Nanu Nanu

When my mom “friended” me on Facebook, I thought, “Really?”

I thought she might cramp my style a little and I’d have to tone it down a bit, but she pretty much just lurked in the shadows and didn’t do anything to embarrass me or anything. Then my dad suddenly started popping up on my mom’s account, commenting on posts with the tag, “Dad” or “Papa.” That went on for a bit, and became sort of a running joke between my sister and me.

We implored him to get his own account instead of piggybacking on Mom’s all the time. We just really didn’t think that through. A perfect storm happened when my brother-in-law took matters into his own hands and set up Brian Windholz with an account of his own, listing his interests as “Naps, Swearing, and Bacon.” At the same time, it was February in Kansas so golf was off the table, and my mom went out of town for a week and left him on his own with the dog.

Soon he was popping up on Facebook Chat to tell me what he had for dinner, what the dog was doing, that he had a chat going with my mom or my aunt at the same time. Then suddenly he was friends with my friends, including my neighbor, my priest, a co-worker from college. And he’d ask questions like, “How do you know Dana Hale?” And I’d be all, “No, the question is, how do YOU know Dana Hale and why are you bothering her?”

He started taking offense to people popping off Chat as soon as he showed up, thinking they were avoiding him. He didn’t get that most of the time I’m in and out of Facebook on my phone, or have it up in the background when I’m doing something else. I’m too much of a multi-tasker to just sit and watch what goes by on Facebook all the time. Typically I’m editing photos, writing, sometimes watching TV, sometimes reading, sometimes not even in the same room. In most cases if I happened to log off when he came on, it was pure coincidence.

Finally I think my mom told him to step off, and some normalcy returned. But stuff Dad throws out there is always a source of amusement. One of my favorite chats was the following that took place on Thanksgiving night, 9:37 pm.

Brian:  teri , sgurke—-==00099 ti tii tii too an nabmany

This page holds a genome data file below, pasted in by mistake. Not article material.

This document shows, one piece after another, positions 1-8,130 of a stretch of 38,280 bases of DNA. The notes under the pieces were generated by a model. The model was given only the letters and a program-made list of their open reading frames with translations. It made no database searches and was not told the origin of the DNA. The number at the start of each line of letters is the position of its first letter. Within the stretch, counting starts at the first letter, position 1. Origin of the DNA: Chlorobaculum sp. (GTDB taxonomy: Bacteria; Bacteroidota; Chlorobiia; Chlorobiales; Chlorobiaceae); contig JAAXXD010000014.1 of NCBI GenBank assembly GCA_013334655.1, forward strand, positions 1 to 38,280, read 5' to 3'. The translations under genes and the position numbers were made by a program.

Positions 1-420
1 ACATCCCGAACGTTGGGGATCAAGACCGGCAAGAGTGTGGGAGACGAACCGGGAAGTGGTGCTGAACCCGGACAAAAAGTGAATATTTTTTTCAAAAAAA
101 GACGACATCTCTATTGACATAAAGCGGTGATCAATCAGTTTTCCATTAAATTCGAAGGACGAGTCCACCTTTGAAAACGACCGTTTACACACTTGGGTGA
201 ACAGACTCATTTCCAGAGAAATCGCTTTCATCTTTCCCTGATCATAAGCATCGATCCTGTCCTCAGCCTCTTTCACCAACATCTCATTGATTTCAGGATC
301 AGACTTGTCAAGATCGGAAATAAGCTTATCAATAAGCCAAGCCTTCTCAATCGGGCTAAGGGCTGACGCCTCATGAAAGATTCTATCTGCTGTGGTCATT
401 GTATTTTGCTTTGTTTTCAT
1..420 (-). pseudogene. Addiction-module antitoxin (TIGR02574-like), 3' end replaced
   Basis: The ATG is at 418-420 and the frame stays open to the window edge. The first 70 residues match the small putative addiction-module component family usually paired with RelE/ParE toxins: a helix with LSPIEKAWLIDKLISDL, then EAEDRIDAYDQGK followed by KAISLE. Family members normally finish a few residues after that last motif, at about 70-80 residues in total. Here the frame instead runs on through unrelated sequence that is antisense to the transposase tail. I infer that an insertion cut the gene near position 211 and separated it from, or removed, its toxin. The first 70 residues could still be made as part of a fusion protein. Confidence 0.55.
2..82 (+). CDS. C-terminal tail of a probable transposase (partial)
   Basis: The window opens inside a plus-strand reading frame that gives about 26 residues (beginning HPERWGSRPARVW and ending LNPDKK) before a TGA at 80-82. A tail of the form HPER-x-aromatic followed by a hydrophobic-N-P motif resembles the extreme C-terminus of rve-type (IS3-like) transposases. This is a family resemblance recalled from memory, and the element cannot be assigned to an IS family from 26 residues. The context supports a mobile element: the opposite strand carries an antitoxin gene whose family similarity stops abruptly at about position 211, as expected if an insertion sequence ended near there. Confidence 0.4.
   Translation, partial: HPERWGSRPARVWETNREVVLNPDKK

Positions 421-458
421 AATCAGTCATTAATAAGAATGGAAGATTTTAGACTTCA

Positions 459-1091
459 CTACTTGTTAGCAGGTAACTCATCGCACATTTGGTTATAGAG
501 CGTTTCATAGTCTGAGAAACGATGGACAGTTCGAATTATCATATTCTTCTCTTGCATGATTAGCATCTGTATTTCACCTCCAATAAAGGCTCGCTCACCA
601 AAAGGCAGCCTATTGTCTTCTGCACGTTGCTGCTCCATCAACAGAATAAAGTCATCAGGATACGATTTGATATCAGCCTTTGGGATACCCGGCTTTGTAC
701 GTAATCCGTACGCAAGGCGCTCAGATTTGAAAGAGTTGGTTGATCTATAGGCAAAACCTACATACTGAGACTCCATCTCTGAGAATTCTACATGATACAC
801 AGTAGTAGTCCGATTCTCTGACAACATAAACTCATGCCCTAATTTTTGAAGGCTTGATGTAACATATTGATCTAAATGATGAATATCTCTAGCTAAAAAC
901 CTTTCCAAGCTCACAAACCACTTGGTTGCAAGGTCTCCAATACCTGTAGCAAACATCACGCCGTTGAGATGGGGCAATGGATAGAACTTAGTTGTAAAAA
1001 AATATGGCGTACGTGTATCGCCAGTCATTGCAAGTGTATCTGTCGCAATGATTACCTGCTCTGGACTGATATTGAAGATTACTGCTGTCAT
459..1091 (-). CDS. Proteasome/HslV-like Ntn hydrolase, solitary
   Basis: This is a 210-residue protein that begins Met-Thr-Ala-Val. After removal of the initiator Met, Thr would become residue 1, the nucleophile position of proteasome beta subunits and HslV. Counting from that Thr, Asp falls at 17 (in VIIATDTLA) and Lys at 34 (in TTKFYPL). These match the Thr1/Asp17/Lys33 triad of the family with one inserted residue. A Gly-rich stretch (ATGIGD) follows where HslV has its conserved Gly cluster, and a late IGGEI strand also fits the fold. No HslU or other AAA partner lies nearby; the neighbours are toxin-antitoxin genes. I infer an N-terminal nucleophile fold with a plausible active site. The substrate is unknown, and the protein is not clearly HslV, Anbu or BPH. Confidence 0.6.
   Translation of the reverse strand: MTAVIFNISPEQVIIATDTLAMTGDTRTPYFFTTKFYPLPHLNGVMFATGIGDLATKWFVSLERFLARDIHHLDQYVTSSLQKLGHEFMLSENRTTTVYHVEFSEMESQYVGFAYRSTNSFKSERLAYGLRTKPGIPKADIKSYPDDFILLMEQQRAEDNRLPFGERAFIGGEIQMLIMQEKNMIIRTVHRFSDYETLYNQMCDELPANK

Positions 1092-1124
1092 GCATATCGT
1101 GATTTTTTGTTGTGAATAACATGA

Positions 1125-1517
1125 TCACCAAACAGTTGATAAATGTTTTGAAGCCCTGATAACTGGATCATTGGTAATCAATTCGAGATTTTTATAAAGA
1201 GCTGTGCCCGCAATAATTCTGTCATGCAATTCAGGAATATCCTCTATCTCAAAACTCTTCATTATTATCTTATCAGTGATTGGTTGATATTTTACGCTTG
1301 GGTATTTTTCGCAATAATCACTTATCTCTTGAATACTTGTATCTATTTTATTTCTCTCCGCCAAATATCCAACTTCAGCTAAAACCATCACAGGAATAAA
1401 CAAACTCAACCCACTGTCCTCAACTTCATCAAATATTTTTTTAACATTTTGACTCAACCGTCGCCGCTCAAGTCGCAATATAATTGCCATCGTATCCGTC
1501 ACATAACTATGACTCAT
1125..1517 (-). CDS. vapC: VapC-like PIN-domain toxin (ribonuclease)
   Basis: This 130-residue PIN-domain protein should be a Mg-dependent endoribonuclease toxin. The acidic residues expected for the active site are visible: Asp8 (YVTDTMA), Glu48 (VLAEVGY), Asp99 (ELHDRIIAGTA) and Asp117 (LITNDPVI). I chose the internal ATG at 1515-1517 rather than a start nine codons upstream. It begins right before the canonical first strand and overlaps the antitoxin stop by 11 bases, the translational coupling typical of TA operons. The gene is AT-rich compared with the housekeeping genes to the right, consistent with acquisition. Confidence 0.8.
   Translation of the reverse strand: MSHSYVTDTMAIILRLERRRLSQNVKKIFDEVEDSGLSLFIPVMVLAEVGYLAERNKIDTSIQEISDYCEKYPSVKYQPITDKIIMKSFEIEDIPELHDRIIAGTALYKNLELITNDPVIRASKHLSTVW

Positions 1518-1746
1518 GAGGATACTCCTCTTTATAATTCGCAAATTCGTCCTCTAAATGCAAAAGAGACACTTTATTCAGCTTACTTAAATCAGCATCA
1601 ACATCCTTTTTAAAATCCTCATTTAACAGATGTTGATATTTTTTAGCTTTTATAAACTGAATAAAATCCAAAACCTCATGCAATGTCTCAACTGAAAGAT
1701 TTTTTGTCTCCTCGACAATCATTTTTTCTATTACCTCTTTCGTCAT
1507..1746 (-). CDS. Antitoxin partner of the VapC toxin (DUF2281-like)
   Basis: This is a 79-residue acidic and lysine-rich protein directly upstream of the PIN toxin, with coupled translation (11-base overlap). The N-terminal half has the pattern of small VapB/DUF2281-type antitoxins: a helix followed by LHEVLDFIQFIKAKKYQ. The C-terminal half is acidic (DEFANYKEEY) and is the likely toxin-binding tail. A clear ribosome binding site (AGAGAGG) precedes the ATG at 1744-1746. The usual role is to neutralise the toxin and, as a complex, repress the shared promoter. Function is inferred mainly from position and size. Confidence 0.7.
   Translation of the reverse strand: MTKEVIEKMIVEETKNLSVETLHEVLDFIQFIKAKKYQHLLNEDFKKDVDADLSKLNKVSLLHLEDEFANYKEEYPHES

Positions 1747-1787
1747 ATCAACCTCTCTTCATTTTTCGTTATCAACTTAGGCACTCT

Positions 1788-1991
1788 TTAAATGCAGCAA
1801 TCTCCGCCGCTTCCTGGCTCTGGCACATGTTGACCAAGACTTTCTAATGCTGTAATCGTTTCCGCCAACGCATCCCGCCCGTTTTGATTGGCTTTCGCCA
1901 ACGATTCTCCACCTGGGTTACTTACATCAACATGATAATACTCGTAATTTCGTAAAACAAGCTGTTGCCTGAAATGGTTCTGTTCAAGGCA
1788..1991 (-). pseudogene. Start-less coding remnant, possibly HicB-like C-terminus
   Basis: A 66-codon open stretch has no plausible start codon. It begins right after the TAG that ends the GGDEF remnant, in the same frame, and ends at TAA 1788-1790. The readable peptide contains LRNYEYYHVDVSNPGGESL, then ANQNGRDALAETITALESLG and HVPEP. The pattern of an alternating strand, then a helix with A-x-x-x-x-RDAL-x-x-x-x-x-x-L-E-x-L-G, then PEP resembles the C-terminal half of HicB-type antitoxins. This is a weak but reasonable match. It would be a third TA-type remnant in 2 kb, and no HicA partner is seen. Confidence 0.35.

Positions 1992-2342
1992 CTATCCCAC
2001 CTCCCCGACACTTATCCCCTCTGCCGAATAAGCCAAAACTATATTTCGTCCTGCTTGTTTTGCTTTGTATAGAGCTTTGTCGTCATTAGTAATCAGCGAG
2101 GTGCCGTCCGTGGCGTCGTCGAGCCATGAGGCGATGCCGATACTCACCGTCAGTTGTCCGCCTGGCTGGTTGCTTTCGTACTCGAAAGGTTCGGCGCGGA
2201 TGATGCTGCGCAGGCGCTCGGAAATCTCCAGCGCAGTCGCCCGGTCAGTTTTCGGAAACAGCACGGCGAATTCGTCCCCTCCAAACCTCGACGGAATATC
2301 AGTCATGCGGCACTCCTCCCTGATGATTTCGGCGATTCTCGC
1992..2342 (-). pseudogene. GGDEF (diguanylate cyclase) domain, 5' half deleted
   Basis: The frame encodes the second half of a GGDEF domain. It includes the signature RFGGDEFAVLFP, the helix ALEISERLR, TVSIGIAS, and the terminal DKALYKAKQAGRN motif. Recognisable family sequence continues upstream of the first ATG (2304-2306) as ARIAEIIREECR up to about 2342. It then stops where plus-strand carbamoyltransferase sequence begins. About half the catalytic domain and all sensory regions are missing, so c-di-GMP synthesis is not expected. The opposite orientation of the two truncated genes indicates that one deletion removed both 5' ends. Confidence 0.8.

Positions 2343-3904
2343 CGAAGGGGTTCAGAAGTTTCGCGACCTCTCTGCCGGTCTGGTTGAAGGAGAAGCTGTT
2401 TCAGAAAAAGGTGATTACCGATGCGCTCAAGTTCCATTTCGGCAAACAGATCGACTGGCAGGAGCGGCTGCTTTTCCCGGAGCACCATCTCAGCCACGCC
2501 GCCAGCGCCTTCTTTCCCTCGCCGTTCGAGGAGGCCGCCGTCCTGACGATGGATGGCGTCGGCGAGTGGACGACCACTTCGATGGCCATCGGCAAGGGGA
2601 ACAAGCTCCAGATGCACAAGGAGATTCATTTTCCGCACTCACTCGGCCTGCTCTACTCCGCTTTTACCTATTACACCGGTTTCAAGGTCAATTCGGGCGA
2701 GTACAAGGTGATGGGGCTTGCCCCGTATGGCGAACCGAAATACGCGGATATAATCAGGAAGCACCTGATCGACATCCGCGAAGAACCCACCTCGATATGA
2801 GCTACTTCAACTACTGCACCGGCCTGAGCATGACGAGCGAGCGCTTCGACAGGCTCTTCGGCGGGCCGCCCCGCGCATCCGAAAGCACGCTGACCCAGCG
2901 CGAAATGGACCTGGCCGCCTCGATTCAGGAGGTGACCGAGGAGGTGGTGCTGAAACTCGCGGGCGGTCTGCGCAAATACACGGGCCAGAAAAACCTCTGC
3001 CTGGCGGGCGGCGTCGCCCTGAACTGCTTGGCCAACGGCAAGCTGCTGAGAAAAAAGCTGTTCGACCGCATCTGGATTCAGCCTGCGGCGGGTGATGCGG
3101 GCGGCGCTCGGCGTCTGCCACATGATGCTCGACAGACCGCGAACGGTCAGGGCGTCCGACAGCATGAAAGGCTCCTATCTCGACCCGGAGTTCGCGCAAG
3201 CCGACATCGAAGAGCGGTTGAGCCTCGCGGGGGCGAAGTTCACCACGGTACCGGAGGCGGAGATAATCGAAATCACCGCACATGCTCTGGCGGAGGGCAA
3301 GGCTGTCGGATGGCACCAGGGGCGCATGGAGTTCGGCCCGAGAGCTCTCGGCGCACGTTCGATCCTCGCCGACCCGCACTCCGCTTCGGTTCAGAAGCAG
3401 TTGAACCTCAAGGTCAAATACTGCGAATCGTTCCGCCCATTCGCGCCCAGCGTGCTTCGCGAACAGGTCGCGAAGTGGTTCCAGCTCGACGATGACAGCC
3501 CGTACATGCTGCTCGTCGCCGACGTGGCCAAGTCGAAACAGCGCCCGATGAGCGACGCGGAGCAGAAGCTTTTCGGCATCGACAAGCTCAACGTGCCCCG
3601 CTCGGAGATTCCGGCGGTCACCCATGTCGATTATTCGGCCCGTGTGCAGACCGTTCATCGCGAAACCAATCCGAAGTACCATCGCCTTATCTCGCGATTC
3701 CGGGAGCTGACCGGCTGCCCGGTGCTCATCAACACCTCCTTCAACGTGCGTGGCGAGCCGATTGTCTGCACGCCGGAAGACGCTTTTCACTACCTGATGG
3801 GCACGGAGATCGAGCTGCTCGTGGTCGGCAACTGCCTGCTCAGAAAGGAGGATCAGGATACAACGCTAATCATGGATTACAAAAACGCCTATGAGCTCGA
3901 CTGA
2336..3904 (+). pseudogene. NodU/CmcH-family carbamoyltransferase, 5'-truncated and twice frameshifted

Jennifer:  huh?
Brian:  lock up
Jennifer:  What?
Brian:  shirley teri & rian just went to old navy to shop
Jennifer:  now? lol  Justin’s beating on his bed with a drumstick, so that’s fun.
Brian:  yep  this fucking lap to p doesn;’t work half the time
Jennifer:  lmao, mom’s?
Brian:  yes
Jennifer:  I need to get crazy Alex to bed. I’ll catch you guys in the morning.
Brian:  have to clsoe ckise l[[ close chat ^ reebter reeber ti reenter ti ti to naje maje na l make it work
Jennifer:  Ok, good talking Martian with you tonight.

There is just so much in that short exchange that is mind-boggling. From the first gibberish sentence out of the gate, and then the second post, which said only, “Lock up,” and was not followed up immediately with a response. Lock up? What did that mean? Had the zombie apocalypse started and he’d jumped onto the laptop to try to warn me? Did the aliens who were abducting him freeze his fingers in place, thus preventing him from typing a coherent sentence?

The next thing that struck me as downright hilarious, especially if you know my dad, is that the word that came through most loudly and clearly was “fucking.” Right there it was, amidst the rest of the Martian text. As my brother-in-law put it, “That really is sweet.”

Ah, Facebook, ye art a fun ride.

© Jennifer Alys Windholz, 2011

2 thoughts on “Nanu Nanu

  1. I can explain! It’s easy enough to make typos on a regular computer but more so on the dinky little keys on a laptop.
    The s.o.b. or f’er (if you prefer) would occasionally not send the chat message when enter was pressed. In trying to keep the chat going, there wasn’t much time to backspace and correct the typing as was intended.

    Who said I can’t be a friend of a friend? If they are full enough to accept my invite, so be it.

    And now you know the rest of the story! 🙂

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